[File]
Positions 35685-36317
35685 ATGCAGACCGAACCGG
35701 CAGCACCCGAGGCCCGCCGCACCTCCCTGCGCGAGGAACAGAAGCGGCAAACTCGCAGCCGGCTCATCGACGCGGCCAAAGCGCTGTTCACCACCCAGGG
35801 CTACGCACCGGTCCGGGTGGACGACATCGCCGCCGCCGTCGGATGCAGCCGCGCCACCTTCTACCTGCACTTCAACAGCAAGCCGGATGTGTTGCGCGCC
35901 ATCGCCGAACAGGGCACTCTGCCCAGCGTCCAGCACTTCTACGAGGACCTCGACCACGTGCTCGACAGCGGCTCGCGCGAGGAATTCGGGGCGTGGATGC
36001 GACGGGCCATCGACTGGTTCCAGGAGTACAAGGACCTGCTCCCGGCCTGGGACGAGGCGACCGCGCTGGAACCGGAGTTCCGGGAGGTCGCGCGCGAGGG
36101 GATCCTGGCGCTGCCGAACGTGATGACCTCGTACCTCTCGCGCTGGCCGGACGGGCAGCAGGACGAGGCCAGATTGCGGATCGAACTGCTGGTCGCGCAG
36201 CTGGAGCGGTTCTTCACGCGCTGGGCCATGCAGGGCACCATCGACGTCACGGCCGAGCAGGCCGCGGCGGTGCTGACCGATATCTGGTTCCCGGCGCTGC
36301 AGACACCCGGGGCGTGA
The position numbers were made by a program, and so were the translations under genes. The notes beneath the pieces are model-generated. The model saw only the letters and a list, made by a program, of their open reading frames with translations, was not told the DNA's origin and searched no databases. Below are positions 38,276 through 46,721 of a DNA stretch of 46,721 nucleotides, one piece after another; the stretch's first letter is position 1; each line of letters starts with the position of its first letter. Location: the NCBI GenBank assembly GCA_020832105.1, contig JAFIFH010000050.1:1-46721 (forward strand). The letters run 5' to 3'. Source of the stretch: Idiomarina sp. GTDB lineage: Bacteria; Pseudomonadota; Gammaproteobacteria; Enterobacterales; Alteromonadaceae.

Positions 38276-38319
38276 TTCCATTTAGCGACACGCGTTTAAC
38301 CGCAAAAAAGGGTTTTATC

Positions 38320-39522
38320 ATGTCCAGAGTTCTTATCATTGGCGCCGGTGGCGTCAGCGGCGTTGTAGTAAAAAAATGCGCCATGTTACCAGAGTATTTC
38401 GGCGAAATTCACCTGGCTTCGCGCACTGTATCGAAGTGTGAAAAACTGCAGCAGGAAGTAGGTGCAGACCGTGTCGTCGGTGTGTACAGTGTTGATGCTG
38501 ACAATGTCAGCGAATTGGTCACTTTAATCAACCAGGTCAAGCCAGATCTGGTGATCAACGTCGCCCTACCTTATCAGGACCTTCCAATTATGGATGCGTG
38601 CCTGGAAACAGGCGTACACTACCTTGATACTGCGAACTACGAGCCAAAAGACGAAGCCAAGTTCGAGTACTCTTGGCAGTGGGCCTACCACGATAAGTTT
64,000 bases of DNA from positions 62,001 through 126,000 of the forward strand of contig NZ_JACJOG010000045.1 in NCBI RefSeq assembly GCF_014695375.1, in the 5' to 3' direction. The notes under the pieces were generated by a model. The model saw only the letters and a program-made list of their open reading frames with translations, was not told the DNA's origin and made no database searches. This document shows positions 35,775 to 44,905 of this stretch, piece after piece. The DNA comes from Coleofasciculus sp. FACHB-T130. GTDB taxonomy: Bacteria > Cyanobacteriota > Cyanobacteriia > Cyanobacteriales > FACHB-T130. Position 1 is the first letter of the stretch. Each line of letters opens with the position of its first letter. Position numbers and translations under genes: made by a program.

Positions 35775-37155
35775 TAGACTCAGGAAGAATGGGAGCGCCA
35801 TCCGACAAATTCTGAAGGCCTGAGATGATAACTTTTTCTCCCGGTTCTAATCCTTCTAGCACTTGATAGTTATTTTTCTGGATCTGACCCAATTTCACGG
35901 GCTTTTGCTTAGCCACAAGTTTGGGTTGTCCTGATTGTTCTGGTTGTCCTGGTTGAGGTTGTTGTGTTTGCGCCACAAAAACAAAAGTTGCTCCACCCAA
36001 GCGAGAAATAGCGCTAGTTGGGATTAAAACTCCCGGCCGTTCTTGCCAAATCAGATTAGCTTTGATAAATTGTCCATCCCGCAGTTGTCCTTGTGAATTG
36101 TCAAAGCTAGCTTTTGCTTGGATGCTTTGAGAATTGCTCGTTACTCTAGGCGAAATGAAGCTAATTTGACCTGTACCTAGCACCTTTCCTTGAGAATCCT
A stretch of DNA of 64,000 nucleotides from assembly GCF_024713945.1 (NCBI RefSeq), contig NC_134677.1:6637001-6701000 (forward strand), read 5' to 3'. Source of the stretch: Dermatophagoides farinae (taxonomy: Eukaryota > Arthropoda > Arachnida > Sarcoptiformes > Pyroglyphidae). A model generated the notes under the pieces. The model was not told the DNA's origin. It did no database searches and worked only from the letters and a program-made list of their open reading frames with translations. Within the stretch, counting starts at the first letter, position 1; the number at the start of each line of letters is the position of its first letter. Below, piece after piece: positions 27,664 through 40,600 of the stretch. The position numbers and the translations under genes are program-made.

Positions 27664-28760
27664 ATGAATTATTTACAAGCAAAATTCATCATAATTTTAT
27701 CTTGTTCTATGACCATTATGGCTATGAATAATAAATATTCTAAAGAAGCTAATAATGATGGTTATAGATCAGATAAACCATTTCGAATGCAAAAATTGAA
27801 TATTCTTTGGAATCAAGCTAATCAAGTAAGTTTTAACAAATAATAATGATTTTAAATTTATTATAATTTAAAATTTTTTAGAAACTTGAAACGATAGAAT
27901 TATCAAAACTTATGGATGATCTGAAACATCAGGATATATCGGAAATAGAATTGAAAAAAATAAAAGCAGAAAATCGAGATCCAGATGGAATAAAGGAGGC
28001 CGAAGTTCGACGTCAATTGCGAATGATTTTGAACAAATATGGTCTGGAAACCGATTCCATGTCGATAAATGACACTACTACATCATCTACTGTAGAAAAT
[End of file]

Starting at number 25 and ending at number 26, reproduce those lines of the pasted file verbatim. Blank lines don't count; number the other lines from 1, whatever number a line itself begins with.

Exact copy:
36101 TCAAAGCTAGCTTTTGCTTGGATGCTTTGAGAATTGCTCGTTACTCTAGGCGAAATGAAGCTAATTTGACCTGTACCTAGCACCTTTCCTTGAGAATCCT
A stretch of DNA of 64,000 nucleotides from assembly GCF_024713945.1 (NCBI RefSeq), contig NC_134677.1:6637001-6701000 (forward strand), read 5' to 3'. Source of the stretch: Dermatophagoides farinae (taxonomy: Eukaryota > Arthropoda > Arachnida > Sarcoptiformes > Pyroglyphidae). A model generated the notes under the pieces. The model was not told the DNA's origin. It did no database searches and worked only from the letters and a program-made list of their open reading frames with translations. Within the stretch, counting starts at the first letter, position 1; the number at the start of each line of letters is the position of its first letter. Below, piece after piece: positions 27,664 through 40,600 of the stretch. The position numbers and the translations under genes are program-made.